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The I Love Trader Joe's Party Cookbook:…

The I Love Trader Joe's Party Cookbook: Delicious Recipes and Entertaining… (edition 2010)

by Cherie Mercer Twohy (Author)

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4518393,925 (3.81)None
"It's a snap to make your next party a hit! One quick stop at your local Trader Joe's and you'll have everything you need to make the mouth-watering, crowd-pleasing recipes in this book..."--P. [4] of cover.
Title:The I Love Trader Joe's Party Cookbook: Delicious Recipes and Entertaining Ideas Using Only Foods and Drinks from the World's Greatest Groce
Authors:Cherie Mercer Twohy (Author)
Info:Ulysses Press (2010), 240 pages
Collections:Your library
Tags:cookbook, freebie, lobby-books, owned-books

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The I Love Trader Joe's Party Cookbook: Delicious Recipes and Entertaining Ideas Using Only Foods and Drinks from the World's Greatest Grocery Store by Cherie Mercer Twohy



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Showing 1-5 of 18 (next | show all)
This review was written for LibraryThing Early Reviewers.
Nifty little book!
I got it through the early reviewers program. I already love Trader Joe's, and there are a couple of stores close to where I live, but in most recipes you can use ingredients from any supermarket, which is nice.
The recipes are clear, easy to follow, with times for prep, cook, etc., though photos are mostly hit or miss. Some recipes could definitely benefit from a good photo.
I've made several vegan recipes and liked them.
Cowgirl Caviar is a hit in our house - so delicious!
Would recommend, for sure. ( )
  neringros | Aug 22, 2019 |
This review was written for LibraryThing Early Reviewers.
This is a great book for anyone who loves to entertain and who enjoys shopping at Trader Joes. It gives you tips, tricks and shortcuts to wonderful tasting food using the products available at the most unusual grocery store chain in the US. ( )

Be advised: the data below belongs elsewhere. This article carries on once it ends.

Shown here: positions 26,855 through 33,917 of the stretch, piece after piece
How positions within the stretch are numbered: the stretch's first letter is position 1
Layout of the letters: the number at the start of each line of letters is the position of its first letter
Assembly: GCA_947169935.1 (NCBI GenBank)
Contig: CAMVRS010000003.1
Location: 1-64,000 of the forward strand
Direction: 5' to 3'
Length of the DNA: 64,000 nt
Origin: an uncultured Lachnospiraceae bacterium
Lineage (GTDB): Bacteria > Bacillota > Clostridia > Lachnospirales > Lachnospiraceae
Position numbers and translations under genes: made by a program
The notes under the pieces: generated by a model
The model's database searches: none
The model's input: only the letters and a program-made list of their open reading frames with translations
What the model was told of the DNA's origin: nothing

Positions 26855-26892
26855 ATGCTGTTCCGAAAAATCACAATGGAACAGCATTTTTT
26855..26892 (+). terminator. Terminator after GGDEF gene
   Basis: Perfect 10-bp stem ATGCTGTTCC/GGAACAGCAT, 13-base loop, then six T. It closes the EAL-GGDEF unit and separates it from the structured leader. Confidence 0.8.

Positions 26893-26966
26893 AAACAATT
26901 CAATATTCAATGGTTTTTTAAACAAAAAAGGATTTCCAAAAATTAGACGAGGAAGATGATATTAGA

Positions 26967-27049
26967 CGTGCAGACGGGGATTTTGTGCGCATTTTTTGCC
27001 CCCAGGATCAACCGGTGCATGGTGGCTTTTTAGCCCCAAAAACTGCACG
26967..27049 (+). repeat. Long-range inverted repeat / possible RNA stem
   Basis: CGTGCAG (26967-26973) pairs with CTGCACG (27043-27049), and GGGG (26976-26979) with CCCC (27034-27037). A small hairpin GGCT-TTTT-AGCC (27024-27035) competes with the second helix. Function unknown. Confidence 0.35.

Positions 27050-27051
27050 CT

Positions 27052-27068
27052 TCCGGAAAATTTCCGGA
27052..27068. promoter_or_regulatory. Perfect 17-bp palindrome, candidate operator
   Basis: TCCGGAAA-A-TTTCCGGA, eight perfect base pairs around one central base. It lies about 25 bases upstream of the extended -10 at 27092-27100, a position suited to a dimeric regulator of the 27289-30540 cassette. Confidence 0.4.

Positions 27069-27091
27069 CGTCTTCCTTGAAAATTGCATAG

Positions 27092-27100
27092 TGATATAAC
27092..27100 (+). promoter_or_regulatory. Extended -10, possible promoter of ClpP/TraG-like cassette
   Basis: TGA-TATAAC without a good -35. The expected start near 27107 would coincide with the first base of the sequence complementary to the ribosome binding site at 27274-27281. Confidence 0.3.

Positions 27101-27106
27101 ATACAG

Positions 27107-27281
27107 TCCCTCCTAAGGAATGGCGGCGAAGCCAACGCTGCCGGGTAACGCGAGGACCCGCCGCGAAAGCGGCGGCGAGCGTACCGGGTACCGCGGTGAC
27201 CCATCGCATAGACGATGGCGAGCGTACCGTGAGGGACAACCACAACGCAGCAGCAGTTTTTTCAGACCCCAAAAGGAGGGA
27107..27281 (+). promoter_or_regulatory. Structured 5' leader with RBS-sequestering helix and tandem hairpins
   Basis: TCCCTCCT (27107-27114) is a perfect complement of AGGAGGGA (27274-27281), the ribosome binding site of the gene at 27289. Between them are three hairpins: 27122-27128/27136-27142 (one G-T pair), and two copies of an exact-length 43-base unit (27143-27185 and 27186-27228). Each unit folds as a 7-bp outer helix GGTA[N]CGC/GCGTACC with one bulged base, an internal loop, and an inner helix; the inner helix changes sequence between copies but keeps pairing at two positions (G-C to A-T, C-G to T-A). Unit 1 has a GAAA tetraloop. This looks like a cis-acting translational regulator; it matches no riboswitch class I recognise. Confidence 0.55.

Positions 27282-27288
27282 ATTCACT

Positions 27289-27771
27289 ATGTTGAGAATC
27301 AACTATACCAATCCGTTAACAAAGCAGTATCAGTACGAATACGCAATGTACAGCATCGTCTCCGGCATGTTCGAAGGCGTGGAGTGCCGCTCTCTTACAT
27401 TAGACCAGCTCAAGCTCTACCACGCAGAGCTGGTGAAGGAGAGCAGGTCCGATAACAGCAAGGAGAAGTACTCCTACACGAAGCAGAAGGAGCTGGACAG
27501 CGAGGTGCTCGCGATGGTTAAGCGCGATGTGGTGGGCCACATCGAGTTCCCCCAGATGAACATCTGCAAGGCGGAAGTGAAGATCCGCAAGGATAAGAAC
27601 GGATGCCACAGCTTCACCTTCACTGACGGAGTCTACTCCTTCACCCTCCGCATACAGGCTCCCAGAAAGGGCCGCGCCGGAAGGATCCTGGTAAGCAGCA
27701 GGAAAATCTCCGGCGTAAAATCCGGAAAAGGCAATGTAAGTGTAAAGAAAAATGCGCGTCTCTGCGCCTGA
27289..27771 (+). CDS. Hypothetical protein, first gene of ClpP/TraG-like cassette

amy1705 | Dec 19, 2011 |
This review was written for LibraryThing Early Reviewers.
Overall, I enjoyed this cookbook. It is well-illustrated, with full color photographs for most of the recipes (not all, however). I appreciated the number of vegetarian and gluten-free recipes, and there was definitely a variety of cuisines--all sorts of internationally inspired recipes, as well as unique desserts, beverages, apps, and entrees. However, and I know this is a bad thing to criticize, but I felt like a lot of the recipes relied TOO heavily on prepared TJ's items. For example, a mango-chutney chicken sounded great, but then you read the recipe and it just involves pouring a bottle of TJ's mango chutney on top of the chicken. Not exactly something I needed a cookbook to tell me how to do. You can also definitely tell what the author's favorite items are (or perhaps items TJs is trying to push?)...seemed like a quarter of the recipes featured wasabi mayonnaise. There are definitely recipes we will make, but I'm not sure I will buy other cookbooks in this series. ( )
  collsers | Jun 11, 2011 |
This review was written for LibraryThing Early Reviewers.
Great looking cookbook; puts you in the mood for a party. Some of the recipes I'd like to try out and some I'd run from - but I'm picky in the worst possible way. What I really got out of this book was ideas for party planning, and a sudden urge to run down to my nearest Trader Joe's. ( )
  PensiveCat | Jun 3, 2011 |
This review was written for LibraryThing Early Reviewers.
Right off, I'll explain what makes this a "Party" cookbook instead of a regular cookbook - these recipes are rich and delicious, and very high-calorie items. This cookbook takes a lot of things that taste great on their own - grilled cheese, TJ's nearly magical Israeli cous cous, brownies - and cranks them up to 11. Beware making most of these dishes when you're home alone, like I did to test the cookbook.